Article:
Heart disease is largely preventable. If you know your risk factors, you can take steps to reduce your chances of having a heart attack.
Are you at risk for heart disease?
Number of Cigarettes Smoked Daily
People who smoke are more likely to die from heart disease. When you stop smoking, your risk rapidly drops. Over time, your risk becomes the same as a non-smoker.
Cholesterol level - HDL and LDL
Cholesterol is a type of fat that circulates in your blood. It can build up in your arteries and cause them to narrow. Research has shown that having low levels of HDL (good cholesterol) puts you at higher risk for heart disease.
High blood pressure makes your heart work harder than normal, damaging the smooth inner lining of your blood vessels. You’re more prone to high blood pressure if you’re 20 pounds over your healthy weight, have a family history of high blood pressure, take certain types of oral contraceptives or have reached menopause.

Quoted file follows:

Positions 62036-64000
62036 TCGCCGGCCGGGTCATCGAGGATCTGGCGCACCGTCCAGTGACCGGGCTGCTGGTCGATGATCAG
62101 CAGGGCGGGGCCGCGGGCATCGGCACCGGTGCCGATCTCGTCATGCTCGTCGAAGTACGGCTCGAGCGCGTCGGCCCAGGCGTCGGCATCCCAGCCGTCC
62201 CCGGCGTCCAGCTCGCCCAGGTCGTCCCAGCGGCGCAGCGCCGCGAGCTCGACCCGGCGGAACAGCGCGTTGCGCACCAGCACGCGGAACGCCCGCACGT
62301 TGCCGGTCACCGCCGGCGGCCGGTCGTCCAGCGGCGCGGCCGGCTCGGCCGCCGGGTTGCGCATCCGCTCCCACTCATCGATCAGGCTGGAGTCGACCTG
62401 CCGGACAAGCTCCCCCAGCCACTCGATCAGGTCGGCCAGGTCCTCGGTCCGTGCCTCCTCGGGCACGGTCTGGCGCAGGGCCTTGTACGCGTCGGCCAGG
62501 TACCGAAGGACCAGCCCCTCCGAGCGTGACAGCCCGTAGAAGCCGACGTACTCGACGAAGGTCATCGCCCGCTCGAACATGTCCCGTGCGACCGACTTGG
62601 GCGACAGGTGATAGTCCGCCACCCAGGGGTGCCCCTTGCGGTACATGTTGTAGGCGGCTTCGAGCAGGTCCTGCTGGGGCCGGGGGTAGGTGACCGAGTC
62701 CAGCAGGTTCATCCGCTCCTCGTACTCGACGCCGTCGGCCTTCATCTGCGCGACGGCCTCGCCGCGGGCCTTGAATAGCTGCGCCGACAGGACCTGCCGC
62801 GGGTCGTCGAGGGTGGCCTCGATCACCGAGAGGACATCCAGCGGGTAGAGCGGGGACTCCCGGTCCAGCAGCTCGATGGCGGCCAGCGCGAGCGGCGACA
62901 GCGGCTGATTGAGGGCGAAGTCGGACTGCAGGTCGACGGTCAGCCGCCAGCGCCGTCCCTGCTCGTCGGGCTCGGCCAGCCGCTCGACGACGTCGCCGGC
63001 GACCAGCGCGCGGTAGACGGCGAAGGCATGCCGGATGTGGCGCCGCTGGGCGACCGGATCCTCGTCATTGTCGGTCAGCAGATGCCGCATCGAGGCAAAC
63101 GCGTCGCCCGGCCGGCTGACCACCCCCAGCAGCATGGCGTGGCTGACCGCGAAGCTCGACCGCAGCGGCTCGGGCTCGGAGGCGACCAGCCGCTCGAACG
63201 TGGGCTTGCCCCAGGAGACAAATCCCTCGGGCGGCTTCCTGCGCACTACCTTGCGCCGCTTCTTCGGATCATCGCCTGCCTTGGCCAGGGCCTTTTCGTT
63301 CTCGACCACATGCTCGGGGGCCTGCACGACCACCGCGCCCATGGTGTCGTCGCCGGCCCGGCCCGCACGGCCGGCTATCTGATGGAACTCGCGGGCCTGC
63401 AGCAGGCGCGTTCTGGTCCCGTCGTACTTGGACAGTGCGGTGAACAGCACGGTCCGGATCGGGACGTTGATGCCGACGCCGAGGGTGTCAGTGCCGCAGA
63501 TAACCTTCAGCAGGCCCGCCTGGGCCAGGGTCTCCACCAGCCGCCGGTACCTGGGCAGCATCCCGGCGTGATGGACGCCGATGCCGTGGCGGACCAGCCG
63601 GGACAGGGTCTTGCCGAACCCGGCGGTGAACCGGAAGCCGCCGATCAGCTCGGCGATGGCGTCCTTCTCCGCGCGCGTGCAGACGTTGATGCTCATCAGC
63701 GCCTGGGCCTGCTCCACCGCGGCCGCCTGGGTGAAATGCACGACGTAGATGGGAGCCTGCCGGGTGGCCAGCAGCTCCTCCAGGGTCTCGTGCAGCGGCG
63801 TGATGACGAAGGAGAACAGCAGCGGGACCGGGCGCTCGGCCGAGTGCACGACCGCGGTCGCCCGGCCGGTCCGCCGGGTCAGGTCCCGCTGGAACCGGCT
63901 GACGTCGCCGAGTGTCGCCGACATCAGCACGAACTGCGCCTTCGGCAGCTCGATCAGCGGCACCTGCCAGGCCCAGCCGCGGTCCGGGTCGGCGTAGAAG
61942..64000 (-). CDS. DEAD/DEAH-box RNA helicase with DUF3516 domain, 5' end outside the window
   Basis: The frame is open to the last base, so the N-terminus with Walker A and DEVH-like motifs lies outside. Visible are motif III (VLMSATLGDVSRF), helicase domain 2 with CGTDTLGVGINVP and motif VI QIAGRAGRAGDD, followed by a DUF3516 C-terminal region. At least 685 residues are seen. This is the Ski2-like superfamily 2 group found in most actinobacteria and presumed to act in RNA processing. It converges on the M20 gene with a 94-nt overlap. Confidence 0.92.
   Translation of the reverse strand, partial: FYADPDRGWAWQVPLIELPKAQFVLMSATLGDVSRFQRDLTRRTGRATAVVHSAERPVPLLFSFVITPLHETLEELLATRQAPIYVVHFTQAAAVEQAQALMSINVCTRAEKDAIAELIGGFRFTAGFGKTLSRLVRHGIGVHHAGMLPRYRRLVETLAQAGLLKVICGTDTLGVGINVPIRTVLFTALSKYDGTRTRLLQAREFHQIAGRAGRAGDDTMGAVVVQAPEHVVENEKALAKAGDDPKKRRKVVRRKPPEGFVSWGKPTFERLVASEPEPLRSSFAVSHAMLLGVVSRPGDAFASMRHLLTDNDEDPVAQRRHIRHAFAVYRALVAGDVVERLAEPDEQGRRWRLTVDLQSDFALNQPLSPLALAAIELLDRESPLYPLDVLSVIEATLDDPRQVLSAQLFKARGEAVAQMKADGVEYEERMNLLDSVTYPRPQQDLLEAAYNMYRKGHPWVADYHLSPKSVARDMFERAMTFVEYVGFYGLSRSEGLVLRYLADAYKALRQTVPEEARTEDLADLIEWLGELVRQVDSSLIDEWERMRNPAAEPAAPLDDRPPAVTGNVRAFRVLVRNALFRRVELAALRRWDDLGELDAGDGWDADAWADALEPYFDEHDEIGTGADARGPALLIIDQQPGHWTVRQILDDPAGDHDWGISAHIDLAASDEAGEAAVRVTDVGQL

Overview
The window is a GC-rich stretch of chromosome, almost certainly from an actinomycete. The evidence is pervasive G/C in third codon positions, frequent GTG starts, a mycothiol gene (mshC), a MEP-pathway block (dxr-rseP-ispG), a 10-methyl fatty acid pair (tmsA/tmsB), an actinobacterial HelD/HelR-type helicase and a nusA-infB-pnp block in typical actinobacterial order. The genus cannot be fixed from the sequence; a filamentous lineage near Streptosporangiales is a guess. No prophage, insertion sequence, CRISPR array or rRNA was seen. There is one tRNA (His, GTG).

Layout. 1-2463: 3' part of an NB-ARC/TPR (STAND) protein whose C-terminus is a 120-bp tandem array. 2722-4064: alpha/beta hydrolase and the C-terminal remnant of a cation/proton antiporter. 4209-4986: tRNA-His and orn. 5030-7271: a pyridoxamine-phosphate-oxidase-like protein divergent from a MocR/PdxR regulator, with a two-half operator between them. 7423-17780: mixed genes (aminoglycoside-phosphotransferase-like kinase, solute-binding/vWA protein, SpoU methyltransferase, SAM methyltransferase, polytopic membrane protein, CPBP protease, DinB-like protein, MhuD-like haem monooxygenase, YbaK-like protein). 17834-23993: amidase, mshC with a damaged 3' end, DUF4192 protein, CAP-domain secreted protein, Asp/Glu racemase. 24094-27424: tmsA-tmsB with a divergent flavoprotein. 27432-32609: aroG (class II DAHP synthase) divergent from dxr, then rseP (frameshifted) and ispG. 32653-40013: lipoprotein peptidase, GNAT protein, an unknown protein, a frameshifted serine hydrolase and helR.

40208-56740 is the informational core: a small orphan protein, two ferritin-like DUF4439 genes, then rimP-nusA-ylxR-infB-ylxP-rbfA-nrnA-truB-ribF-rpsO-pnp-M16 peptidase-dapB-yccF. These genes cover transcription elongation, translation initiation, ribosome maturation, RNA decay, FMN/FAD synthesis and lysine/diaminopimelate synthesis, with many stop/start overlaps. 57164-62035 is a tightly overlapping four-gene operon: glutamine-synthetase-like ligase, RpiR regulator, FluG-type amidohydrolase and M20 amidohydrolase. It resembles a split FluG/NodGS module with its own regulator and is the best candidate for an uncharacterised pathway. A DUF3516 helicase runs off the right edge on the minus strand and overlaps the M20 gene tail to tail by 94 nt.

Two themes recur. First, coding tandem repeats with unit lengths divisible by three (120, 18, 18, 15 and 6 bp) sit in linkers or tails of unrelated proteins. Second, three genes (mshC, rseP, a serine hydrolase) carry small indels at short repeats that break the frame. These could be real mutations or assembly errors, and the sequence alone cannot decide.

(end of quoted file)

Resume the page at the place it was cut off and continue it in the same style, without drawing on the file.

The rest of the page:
Number of Minutes of Daily Exercise
If you’re physically inactive you’re twice as likely to develop heart disease. You don't have to be an athlete, but 30-60 minutes of daily activity can make a difference.
Height, Weight and Waist Circumference
If you have too much fat, especially if a lot of fat is located in your waist area, you’re at a higher risk for heart disease. By watching your diet and exercising, you can loose the extra weight – and keep it off.
Blood Sugar Levels
If you have diabetes, your body doesn’t produce or respond properly to insulin–a substance it needs to use the sugar in your diet. People with diabetes have a three to seven times higher risk of heart disease.
Talk to your health care provider about additional ways you can make your heart healthy and keep it that way.